Kroeker, the manager of occupational health and safety for the City of Nanaimo, knew that understanding the registration requirements of the Canadian Firearms Centre may be a challenge, so he has had tried to follow the progressively arcane rules and regulations.

He believes he has been treated unfairly and is being punished even though he has committed no crime, there has been no infraction of firearms legislation and there was no complaint against.

Because the two guns are now illegal, the CFC has told him he cannot keep them. And after a year arguing against the ruling, Kroeker has come to one conclusion about prohibited guns in Canada.

"The government wants to wrest them out of anybody's hands at any cost."

After trying to argue with the CFC, Kroeker fell into a deep bureaucratic black hole.

He knew that CFC bureaucracy was convoluted and looking at the "garbled" information on its website in September 2007, he decided to call the centre for help in navigating the registration process. The information is available, he said, "but it doesn't explain what it means to you."

After several hours on the phone with a helpful staff member in New Brunswick, Kroeker thought he had registered everything correctly.

He later got certificates for three of his guns in the mail, and assumed the other two were grandfathered as being legally restricted, previously prohibited, firearms. But he soon learned that by filling in the wrong form, on advice of the worker at the firearms centre, he had in fact failed to maintain the two as legal.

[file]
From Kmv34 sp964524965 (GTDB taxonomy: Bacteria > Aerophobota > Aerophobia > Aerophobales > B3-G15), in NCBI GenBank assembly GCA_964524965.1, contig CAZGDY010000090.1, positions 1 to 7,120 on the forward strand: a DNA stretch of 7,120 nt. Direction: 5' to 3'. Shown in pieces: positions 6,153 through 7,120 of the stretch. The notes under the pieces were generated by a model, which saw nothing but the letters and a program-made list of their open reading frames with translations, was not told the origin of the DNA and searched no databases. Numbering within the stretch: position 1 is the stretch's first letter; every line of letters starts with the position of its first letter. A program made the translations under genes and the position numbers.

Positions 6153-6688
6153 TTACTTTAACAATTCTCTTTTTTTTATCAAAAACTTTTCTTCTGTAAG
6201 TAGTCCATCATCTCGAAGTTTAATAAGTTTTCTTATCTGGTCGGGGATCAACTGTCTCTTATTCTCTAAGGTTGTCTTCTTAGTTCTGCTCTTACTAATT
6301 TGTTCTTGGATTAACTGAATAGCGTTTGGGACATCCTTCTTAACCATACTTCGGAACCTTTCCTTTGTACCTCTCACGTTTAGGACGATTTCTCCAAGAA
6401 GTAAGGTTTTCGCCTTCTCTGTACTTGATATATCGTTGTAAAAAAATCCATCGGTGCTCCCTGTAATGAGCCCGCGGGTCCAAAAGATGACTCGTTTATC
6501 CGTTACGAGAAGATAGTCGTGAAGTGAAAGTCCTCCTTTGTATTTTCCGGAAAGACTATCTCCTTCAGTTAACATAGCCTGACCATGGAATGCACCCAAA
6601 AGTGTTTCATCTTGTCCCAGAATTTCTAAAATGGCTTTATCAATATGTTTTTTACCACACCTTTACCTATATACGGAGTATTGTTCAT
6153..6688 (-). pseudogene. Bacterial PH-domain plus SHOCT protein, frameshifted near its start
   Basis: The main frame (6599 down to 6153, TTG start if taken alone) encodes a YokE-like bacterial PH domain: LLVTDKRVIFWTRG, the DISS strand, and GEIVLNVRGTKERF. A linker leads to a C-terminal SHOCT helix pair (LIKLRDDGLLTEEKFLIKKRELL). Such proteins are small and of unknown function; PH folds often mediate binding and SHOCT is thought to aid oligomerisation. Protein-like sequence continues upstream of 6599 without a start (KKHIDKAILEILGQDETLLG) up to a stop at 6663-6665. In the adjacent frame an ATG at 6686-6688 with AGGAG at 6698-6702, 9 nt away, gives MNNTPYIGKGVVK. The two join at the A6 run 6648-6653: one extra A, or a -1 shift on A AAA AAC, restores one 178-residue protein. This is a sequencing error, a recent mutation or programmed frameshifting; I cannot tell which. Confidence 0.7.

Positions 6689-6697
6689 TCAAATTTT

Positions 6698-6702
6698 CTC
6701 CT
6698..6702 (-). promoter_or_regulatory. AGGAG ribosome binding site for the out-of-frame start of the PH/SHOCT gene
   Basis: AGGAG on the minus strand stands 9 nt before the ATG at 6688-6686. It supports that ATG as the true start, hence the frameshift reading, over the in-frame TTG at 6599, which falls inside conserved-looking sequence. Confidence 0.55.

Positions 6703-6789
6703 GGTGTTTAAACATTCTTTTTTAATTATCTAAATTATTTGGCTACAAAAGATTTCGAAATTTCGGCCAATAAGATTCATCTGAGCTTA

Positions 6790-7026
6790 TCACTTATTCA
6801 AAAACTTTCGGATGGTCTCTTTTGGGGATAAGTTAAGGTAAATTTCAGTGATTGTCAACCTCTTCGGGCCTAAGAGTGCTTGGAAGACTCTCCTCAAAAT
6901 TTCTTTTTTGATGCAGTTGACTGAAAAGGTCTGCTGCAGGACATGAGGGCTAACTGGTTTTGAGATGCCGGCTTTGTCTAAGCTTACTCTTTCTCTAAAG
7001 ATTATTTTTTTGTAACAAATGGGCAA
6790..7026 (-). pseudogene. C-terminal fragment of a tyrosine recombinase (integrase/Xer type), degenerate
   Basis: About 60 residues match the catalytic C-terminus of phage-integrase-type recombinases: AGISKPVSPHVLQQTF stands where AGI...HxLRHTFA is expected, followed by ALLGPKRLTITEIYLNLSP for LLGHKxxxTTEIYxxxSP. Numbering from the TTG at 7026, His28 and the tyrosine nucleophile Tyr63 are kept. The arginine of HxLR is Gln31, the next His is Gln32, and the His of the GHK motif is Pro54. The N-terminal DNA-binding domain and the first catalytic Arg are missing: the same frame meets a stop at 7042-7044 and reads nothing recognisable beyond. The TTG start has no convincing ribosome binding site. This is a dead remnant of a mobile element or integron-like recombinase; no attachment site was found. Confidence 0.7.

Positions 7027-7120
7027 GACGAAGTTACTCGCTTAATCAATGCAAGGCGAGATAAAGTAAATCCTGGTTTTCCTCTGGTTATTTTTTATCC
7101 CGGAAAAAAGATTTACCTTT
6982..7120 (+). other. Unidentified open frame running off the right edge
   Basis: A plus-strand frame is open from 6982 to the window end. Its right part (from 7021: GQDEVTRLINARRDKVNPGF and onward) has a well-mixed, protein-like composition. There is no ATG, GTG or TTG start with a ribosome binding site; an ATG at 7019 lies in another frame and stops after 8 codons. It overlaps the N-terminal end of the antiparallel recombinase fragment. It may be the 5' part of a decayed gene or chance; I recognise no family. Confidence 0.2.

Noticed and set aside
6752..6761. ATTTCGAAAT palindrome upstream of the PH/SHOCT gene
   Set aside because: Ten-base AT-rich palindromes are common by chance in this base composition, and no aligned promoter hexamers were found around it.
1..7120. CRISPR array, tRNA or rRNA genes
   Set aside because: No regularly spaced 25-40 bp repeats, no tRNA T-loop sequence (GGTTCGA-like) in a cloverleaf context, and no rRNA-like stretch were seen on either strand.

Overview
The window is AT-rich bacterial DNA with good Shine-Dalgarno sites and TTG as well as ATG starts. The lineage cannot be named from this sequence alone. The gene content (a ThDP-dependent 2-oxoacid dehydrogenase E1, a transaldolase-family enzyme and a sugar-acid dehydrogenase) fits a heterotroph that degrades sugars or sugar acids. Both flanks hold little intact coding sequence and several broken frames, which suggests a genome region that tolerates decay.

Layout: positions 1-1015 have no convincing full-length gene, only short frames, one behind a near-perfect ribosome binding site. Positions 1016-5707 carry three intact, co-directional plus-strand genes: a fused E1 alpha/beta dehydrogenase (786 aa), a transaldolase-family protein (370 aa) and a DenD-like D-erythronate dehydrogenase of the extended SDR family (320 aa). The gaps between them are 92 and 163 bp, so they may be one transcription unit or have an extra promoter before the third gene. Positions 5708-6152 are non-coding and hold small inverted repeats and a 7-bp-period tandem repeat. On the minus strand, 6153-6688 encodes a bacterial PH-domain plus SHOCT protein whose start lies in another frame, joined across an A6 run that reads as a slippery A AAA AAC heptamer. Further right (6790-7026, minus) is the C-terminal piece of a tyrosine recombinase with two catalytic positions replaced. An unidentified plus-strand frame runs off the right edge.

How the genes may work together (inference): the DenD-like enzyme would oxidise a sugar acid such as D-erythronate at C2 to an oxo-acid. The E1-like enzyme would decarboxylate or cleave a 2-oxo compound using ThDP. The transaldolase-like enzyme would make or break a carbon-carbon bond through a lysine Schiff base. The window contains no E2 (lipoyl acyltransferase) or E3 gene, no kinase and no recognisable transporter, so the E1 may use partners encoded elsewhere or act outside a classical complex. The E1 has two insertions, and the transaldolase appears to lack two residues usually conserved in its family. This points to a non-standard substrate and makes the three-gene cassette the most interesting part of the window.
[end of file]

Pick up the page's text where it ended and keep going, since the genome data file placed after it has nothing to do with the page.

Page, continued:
When, why and how the law changed to make two guns in question illegal in Kroeker's circumstances is hard to say. He said it's been impossible for gun owners to keep up with the growing and changing body of legislation.

"It had changed and kept changing, but nobody knows," he said.

Kroeker represented himself in provincial court in January 2008 where he sought a court order that would restore his right to legally own the two guns. Judge Justine Saunders became increasingly concerned when she realized that what brought Kroeker to court was nothing but filling out a wrong document.

And Kroeker is shocked that the CFC continues to go to the expense of hiring a Department of Justice lawyer as it seeks to grab his guns, even though he made an innocent error on their advice. A person from the CFC was at one point going to fly from New Brunswick to Nanaimo for one of Kroeker's hearings.

"As a taxpayer I say, 'Wait a minute.' As a citizen, it makes me want to jump up and down."

Saunders has also expressed concern and confusion about the case. At one hearing she noted that even though the CFC would have considered the two guns in question illegal, Kroeker nevertheless was granted permits to transport them. She has also said she has found it very difficult to navigate the gun legislation.